This article assumes you’ve already got a Raspberry Pi set up and running the latest Raspberry Pi OS, and you’ll be hosting a React app locally (meaning it’s only accessible on your local network).

First you’ll want to enable SSH. There’s some fancy ways to do this in the terminal, but the easiest is to just enable it in the preferences.

Once you’ve got SSH enabled, there’s one little security doodad you’ll need to fix. You’ll want to open your Pi’s terminal and head over to your config file and edit it with nano: sudo nano /etc/ssh/sshd_config. You potentially won’t need to run this command with sudo, but when you do… you’ll most certainly feel more powerful.
Once you’re inside, you’ll want to be on the lookout for a line that reads:
#PermitRootLogin prohibit-password
Once you find that line, you’ll want to edit it so it reads like so:
#PermitRootLogin no
That’s it! You can close out of nano and save your changes.
Next, you’ll want to confirm which IP address your Pi is using on your local network. Do find this, just type hostname -I.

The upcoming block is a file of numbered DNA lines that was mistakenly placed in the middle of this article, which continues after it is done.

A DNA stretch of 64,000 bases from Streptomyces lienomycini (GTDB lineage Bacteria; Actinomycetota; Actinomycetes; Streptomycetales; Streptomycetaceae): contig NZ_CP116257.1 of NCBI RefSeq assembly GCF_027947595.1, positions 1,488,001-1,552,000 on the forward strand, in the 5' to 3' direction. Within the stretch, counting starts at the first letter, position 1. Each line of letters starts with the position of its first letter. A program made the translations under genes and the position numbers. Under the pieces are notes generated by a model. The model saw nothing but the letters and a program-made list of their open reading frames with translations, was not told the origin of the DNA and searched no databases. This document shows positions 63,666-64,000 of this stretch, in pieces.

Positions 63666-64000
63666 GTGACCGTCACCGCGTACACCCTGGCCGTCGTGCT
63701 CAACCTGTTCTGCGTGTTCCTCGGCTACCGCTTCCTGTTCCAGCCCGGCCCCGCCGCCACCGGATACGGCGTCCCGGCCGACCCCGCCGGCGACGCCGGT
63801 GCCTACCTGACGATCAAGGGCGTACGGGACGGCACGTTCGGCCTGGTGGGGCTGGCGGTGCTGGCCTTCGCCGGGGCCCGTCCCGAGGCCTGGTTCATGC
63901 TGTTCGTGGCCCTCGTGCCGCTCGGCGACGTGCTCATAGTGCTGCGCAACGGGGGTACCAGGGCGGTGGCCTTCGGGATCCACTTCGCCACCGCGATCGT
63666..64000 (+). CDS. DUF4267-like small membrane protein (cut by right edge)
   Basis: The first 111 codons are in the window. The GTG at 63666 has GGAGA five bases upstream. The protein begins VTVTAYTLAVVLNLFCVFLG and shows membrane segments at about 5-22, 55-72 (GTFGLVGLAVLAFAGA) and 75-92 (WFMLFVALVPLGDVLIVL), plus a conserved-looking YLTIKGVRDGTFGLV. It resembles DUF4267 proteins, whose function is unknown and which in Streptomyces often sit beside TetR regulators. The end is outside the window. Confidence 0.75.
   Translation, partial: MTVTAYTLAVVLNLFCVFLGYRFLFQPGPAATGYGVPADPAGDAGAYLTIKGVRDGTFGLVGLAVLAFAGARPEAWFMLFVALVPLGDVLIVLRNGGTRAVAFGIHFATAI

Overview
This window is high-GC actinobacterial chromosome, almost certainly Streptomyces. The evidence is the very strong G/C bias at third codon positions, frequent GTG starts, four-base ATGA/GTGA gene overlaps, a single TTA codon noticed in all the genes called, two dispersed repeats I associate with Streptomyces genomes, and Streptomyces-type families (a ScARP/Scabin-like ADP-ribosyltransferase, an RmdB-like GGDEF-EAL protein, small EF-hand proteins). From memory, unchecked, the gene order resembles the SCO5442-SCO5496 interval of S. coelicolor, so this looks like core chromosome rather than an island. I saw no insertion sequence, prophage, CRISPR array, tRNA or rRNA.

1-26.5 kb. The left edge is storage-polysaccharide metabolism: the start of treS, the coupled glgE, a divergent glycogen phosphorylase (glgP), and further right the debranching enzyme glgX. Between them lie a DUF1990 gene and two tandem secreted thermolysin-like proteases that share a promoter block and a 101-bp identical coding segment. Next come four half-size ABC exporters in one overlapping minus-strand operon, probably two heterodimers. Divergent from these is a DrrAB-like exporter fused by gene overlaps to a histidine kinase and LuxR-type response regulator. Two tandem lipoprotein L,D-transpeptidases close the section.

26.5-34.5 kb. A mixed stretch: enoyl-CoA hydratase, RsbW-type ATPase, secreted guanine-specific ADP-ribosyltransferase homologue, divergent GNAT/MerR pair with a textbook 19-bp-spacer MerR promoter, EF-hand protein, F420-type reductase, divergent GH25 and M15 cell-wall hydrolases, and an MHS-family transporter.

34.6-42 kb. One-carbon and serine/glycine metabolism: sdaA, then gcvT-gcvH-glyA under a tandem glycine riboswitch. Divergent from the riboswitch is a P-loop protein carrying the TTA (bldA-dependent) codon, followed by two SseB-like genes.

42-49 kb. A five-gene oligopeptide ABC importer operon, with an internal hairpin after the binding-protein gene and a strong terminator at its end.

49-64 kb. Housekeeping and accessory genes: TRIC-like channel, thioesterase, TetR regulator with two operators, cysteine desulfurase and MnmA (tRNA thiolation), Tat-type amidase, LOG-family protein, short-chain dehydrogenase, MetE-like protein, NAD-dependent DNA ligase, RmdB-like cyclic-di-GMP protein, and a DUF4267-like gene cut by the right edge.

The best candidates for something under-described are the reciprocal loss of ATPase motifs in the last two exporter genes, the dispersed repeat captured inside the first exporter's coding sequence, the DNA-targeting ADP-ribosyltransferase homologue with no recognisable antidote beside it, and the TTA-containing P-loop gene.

At this point, you’re pretty much homefree. Hop onto a different computer on your local network and open a terminal. I’m assuming you’ll be sshing from another Mac or Linux machine. Go ahead and SSH into your pi with ssh [username]@[IPaddress] at which point, you’ll be prompted for the password on the Pi to log in. Enter the password and you’ll hit the /home directory of the Pi!
Now, you can just build out your React app like you would normally, in my case I just installed Node, ran npx create-react-app /some-project and off it went! Once your React app is set up, you can access it from any device on your network by going to the IP address of your Pi (the one that appeared when you ran hostname -I), then a colon with the port number, just like you would on localhost.

Happy hacking!